Dementia vs. Alzheimer’s: What’s the Difference?

There’s no doubt that it is crucial for all of us to be educated about conditions like dementia and Alzheimer’s disease. Education on dementia and Alzheimer’s disease can enable people to understand the condition, as well as how to recognize the early signs and symptoms. This knowledge can help individuals and their families to seek appropriate medical care and support to manage the disease. Many people don’t know where to turn when they want to become more informed, but there are resources available to teach you everything you need to know. If you want to learn more, keep reading to find out about the difference between dementia and Alzheimer’s.

What is the difference between dementia and Alzheimer’s?


Although dementia and Alzheimer’s disease are two terms that are often used interchangeably, they actually refer to different conditions. Dementia is an umbrella term for a variety of neurological diseases that impair cognitive functioning. Alzheimer’s disease is the most common form of dementia, accounting for the vast majority of all dementia cases. While symptoms may appear similar, there are key differences between them that are required to understand in order to properly diagnose and treat patients. A quick search for “dementia vs Alzheimer’s” can teach you more.

Dementia is a group of symptoms that affects a person’s ability to think and remember. Common symptoms of dementia include struggling to remember recent events, trouble understanding new information, difficulty with problem-solving and decision-making, and being unable to manage tasks that require long-term planning. Dementia can also cause mood changes and affect a person’s social abilities. Alzheimer’s is a specific type of dementia, which is a progressive degenerative brain disorder. It is characterized by a gradual decline in memory, language, thinking, and behavior.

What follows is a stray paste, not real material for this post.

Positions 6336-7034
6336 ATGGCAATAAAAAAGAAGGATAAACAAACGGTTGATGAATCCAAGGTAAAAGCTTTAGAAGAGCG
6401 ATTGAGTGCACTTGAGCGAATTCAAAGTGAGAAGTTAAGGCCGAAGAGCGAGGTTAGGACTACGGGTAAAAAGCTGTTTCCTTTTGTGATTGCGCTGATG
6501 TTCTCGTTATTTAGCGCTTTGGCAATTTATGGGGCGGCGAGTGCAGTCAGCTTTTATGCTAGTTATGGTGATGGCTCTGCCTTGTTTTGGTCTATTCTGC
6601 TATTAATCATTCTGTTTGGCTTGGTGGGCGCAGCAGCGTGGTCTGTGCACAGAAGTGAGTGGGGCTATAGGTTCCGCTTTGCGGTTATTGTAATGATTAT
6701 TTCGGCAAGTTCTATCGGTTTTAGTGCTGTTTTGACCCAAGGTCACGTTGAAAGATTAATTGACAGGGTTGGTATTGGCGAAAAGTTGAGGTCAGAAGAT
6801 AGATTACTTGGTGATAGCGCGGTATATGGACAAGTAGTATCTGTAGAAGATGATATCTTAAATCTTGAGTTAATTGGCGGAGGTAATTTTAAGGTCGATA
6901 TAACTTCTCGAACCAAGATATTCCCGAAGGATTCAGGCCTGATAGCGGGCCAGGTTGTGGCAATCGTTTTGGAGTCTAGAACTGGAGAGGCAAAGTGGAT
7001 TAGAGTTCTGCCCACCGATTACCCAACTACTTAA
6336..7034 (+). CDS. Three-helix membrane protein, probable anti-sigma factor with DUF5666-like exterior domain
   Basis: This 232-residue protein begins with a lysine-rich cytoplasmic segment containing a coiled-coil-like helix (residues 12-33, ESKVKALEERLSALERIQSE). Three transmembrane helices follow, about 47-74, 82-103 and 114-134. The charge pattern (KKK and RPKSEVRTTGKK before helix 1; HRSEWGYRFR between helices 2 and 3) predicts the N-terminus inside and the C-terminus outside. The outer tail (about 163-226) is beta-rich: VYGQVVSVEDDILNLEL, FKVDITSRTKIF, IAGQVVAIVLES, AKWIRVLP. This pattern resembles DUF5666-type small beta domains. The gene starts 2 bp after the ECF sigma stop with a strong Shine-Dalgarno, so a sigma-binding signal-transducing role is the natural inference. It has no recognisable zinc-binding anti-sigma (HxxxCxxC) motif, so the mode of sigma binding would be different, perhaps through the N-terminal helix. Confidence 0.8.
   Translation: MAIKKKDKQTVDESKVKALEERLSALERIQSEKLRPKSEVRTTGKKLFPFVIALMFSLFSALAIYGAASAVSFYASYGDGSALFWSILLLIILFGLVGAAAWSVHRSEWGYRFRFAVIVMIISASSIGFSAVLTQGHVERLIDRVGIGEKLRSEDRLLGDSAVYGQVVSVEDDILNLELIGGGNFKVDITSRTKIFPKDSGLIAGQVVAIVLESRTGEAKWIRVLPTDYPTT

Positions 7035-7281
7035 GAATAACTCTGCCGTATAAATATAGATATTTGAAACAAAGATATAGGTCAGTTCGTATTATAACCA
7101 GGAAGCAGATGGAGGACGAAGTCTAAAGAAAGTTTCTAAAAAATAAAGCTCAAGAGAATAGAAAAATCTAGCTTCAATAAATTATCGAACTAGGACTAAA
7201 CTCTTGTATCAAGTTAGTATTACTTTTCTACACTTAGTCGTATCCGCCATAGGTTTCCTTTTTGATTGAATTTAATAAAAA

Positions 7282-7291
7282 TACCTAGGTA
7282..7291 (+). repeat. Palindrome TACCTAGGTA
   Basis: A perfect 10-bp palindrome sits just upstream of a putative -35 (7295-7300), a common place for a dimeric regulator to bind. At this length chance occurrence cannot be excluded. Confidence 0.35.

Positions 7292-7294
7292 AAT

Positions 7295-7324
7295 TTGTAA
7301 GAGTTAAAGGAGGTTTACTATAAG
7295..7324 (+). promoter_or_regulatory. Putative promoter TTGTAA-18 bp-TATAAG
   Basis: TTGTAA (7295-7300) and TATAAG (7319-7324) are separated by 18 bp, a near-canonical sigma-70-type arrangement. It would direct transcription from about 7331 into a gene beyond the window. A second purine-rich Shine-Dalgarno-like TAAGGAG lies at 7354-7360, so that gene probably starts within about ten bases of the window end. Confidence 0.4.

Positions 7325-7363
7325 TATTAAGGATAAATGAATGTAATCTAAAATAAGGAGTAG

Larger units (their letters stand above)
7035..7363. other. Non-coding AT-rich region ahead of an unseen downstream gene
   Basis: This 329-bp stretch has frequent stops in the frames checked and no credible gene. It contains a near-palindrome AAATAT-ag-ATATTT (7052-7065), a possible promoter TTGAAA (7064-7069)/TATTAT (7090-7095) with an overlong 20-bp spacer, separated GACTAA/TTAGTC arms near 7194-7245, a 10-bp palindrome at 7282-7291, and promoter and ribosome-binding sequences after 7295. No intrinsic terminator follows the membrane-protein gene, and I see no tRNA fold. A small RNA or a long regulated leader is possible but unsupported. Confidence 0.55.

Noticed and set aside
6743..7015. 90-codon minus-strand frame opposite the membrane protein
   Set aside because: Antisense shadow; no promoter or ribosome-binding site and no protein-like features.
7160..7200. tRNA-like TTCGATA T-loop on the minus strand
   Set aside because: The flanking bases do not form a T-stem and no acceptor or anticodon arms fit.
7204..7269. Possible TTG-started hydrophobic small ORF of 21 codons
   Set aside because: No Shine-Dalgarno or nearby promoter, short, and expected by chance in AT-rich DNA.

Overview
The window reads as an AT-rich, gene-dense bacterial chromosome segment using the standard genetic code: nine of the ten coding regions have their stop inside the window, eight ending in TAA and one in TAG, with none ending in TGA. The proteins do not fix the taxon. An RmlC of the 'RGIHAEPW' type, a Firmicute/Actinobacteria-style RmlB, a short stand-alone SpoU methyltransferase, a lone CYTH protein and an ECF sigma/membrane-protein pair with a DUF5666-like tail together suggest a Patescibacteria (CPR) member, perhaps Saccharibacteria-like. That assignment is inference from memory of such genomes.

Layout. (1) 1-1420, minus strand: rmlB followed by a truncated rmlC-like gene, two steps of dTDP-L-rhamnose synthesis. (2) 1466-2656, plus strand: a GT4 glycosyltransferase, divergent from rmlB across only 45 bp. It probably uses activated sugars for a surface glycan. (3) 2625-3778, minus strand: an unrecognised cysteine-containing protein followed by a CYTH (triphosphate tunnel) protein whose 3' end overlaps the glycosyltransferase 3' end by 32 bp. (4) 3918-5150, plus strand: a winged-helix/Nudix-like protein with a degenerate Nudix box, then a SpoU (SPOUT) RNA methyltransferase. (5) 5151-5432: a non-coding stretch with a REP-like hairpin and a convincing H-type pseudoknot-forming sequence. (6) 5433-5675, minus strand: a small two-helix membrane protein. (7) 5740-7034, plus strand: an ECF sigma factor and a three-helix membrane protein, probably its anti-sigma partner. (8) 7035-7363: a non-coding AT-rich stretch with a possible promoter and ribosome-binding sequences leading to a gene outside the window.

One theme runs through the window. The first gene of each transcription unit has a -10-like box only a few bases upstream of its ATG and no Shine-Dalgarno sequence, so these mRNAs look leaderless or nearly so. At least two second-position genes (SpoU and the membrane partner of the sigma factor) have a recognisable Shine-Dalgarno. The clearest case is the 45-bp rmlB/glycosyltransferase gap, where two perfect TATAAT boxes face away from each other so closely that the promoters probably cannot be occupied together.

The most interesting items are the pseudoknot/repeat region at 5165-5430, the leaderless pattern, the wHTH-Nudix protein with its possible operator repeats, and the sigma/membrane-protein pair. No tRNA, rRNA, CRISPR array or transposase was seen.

When it comes to diagnosis, the process for dementia and Alzheimer’s are can be extremely similar. Diagnosing either condition typically includes a physical exam, psychological evaluation, and brain imaging. However, in some cases, a doctor may also use a lumbar puncture or cerebrospinal fluid analysis to diagnose Alzheimer’s.

How can you support a loved one with Alzheimer’s disease?



Now that you know the differences between dementia and Alzheimer’s, let’s discuss what you can do to support a loved one with Alzheimer’s disease. For example, home modifications for accessibility can be extremely beneficial for individuals with Alzheimer’s. Widening doorways and hallways to accommodate a wheelchair can make it easier to move around the home. Mobility aids such as grab bars and raised toilet seats can also make bathing safer. A contractor can work with you to create a plan that meets your loved one’s needs.

There’s no doubt that socialization is critical for people with Alzheimer’s because it allows them to continue to interact with other people and feel like they are a part of the world around them. Socialization can also delay the onset of Alzheimer’s symptoms in some cases or make them less painful to manage. It is necessary for caregivers, friends, and loved ones of individuals with Alzheimer’s disease to identify opportunities to keep them socially active, even if that means adapting activities or finding new ways for them to participate.

As illustrated in this article, dementia and Alzheimer’s are two different conditions and it is important to understand the distinction between them. Dementia encompasses various symptoms related to a decline in cognitive functioning, while Alzheimer’s is a specific type of dementia that is caused by physical changes in the brain. By learning about dementia and Alzheimer’s, you will be better able to support those affected by them. Home modifications and increased socialization can be valuable too. If you follow the advice in this article, you can be sure you’re taking the best possible care of your loved one.